Accounts from the time show that the school became an integral part of the local community in Burgess Hill. The Mid Sussex Times reported that:

‘One often sees a cluster of children and an adult with a donkey in the streets at Burgess Hill. The little ones are pupils of Miss Hare’s school and whether with the donkey or another playmate, a goat, they appear supremely happy.’

‘Unique Establishment at Burgess Hill’, Mid Sussex Times, 22 September 1925, p. 5

This extract also suggests that the school may have kept animals too. Furthermore, pupils of the school often gave dance displays which saw family members and friends of the children attend, in addition to members of the local community (see footnote 4).

Hare herself also took an active role in the community and was involved in local politics. After her move to Sussex, Hare became a member of the local Women’s Liberal Association and was active in the women’s suffrage movement. Like hundreds of women’s suffrage supporters, Hare boycotted the 1911 Census and refused to give any details about herself, her staff, or her pupils. Instead, she wrote across her census paper ‘Women don’t count therefore they will not be counted’.

1911 Census record entry for Mary Hare. Image credit: Findmypast

After leaving the Women’s Social and Political Union, Hare subsequently joined the Women’s Freedom League and became honorary secretary of the Brighton branch. During the First World War, Hare was influential in running the Women Police Volunteers in Brighton, and in 1919 she became the first woman to be elected to the Burgess Hill Urban District Council (see footnote 5).

Following Hare’s passing in November 1945, the school was renamed the Mary Hare Grammar School for the Deaf in 1946. It subsequently relocated as ‘[t]he school is very inadequately housed at Burgess Hill and Arlington Manor, near Newbury, has been purchased to provide new premises.’ (See footnote 6.) The school is still running today and continues to promote the oral of method of teaching. After the school’s renaming in 1946, it was declared that the school ‘carries on the pioneer[ing] work of Miss Mary Hare who had a great reputation both at home and abroad in the field of deaf education (see footnote 7).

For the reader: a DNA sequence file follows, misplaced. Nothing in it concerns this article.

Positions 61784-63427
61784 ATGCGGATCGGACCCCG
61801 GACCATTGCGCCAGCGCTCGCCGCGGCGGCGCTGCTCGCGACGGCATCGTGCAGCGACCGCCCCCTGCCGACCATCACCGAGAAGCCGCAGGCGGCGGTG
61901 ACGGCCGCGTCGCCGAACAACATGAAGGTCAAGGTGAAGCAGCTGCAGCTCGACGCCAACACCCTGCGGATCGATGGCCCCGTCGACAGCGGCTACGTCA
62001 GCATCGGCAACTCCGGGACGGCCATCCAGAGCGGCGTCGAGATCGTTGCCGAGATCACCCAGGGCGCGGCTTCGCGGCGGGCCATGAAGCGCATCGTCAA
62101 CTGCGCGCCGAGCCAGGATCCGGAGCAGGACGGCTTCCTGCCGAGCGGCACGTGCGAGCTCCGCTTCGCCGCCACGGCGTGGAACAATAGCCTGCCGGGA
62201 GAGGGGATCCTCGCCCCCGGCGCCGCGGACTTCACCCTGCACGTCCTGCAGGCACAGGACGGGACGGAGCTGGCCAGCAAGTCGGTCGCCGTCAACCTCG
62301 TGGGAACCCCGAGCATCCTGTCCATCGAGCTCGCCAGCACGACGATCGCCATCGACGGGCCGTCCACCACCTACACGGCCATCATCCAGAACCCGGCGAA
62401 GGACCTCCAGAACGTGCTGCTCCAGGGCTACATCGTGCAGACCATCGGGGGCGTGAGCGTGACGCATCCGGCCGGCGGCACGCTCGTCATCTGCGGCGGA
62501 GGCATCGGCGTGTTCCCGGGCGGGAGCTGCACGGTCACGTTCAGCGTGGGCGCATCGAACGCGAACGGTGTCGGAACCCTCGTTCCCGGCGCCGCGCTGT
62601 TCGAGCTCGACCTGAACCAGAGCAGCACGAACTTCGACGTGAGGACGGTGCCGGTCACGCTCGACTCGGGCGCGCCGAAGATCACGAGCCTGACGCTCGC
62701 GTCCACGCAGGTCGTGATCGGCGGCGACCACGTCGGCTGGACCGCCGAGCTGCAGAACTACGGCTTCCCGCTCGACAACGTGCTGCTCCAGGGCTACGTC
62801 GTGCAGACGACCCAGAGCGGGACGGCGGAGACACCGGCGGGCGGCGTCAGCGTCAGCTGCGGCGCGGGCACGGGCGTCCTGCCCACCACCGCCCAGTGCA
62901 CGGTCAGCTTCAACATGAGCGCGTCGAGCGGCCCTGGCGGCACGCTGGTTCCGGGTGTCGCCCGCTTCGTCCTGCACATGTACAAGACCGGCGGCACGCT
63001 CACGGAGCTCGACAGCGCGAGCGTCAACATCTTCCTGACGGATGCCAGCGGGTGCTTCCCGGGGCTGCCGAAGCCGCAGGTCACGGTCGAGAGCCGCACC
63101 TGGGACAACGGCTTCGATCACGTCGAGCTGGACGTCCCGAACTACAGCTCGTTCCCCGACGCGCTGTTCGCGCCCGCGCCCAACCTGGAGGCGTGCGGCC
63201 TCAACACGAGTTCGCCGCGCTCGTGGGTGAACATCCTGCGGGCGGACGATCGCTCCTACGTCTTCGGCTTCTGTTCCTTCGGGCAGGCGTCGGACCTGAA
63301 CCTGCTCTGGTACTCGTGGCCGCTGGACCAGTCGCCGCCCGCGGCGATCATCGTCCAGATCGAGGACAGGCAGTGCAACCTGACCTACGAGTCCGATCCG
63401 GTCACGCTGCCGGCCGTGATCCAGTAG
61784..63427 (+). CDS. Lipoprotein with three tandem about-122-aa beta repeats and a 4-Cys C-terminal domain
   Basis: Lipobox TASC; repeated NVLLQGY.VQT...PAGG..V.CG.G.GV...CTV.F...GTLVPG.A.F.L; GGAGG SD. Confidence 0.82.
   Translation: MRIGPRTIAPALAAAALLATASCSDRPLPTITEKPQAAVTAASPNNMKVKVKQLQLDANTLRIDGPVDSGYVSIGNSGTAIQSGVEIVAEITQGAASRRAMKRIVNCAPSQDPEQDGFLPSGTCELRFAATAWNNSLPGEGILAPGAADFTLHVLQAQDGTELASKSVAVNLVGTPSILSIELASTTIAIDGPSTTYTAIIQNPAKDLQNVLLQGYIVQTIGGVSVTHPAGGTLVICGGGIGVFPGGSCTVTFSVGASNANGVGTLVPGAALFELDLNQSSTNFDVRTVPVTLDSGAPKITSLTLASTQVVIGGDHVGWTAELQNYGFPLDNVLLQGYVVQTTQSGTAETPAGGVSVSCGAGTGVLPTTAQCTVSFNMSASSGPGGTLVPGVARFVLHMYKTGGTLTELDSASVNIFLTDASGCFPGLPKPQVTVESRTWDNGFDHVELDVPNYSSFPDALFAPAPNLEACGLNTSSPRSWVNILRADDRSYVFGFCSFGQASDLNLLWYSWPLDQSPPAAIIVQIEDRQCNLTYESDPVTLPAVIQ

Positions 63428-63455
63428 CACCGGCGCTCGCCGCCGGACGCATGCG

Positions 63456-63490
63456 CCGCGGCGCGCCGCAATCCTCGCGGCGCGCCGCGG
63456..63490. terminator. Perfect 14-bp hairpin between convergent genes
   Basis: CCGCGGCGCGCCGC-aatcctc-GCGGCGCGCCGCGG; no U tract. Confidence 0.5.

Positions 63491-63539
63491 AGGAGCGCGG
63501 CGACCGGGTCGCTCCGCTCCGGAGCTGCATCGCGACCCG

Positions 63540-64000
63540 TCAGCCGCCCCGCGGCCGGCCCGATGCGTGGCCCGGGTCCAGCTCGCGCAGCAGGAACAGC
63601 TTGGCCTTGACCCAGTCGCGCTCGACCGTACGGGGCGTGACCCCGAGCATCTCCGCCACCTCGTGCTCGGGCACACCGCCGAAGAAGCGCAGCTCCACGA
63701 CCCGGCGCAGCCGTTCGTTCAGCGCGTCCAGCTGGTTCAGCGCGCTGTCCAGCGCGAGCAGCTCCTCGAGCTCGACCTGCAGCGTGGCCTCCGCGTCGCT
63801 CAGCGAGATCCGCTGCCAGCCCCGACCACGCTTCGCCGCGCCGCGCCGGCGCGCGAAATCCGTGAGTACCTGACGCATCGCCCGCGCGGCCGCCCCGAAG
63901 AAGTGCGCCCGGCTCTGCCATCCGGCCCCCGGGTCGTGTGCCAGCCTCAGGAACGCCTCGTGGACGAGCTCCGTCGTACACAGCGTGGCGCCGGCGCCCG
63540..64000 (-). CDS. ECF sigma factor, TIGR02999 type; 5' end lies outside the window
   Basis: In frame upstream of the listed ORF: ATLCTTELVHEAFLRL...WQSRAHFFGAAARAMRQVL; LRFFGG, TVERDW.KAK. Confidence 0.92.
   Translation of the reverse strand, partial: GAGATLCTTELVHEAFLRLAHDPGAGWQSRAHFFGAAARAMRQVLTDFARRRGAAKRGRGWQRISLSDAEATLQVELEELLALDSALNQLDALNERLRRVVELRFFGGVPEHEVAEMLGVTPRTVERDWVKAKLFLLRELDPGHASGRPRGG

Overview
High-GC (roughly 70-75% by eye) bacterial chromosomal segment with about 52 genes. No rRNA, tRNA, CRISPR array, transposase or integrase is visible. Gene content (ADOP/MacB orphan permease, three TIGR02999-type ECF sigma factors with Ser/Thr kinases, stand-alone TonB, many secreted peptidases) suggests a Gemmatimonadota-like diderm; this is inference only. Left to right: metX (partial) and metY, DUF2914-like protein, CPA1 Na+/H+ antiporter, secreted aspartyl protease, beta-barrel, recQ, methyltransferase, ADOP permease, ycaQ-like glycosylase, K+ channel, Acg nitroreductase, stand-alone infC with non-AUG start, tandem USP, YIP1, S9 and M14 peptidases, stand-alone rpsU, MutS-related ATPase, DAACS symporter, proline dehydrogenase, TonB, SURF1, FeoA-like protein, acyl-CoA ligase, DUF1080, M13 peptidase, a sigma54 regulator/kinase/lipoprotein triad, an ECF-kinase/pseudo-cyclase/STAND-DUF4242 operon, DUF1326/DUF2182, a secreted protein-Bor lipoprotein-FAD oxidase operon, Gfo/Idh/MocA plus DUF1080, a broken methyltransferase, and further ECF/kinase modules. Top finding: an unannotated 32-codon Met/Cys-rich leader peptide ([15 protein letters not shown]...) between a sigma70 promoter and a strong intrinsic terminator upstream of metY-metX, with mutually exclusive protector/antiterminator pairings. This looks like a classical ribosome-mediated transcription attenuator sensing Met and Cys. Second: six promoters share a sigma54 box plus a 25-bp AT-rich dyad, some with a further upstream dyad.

As one of our Trailblazing Women of the 20s, Mary Hare made a lasting contribution to the field of deaf education. Watch our short BSL-interpreted film about her life here.

20sStreets is an exploration of local history stories in the 1921 Census, connecting people of the 2020s with people of the 1920s. Find out more.


Footnotes

  1. ‘Mary Hare History’, https://www.maryharehistory.org.uk/articles/jean_saks.html (accessed 13 October 2022)
  2. Memorandum produced by the Ministry of Education, ED 32/1329, The National Archives
  3. ‘Unique Establishment at Burgess Hill’, Mid Sussex Times, 22 September 1925, p. 5
  4. ‘Dancing to Unheard Music: Display by Pupils of a Burgess Hill Oral School’, Mid Sussex Times, 3 April 1928, p. 1
  5. Elizabeth Crawford, ‘Mary Adelaide Hare’, Oxford Dictionary of National Biography, https://www.oxforddnb.com/view/10.1093/ref:odnb/9780198614128.001.0001/odnb-9780198614128-e-369185?rskey=VY0TIp&result=2 (accessed 13 October 2022)
  6. Letter to B.D. Mackie (Ministry of Fuel and Power) to C.L Hobbs (Ministry of Education), 13 September 1948, ED 32/1329, The National Archives
  7. Memorandum produced by the Ministry of Education, ED 32/1329, The National Archives

3 comments

  1. Robert Rudge says:

    What a fascinating story,Mary Hare must have been a very determined lady.I wonder if the oral way of teaching is very widespread today.

  2. Martin Peagam says:

    Wonderful to read about this amazing woman.
    I myself was born profoundly deaf and was taught to speak rather than sign.
    Had I not been taught to speak I would not today be able to deliver talks and lead walks celebrating local history.

    1. Lisa Berry-Waite says:

      Glad to hear that you enjoyed the blog and thank you for sharing your experience.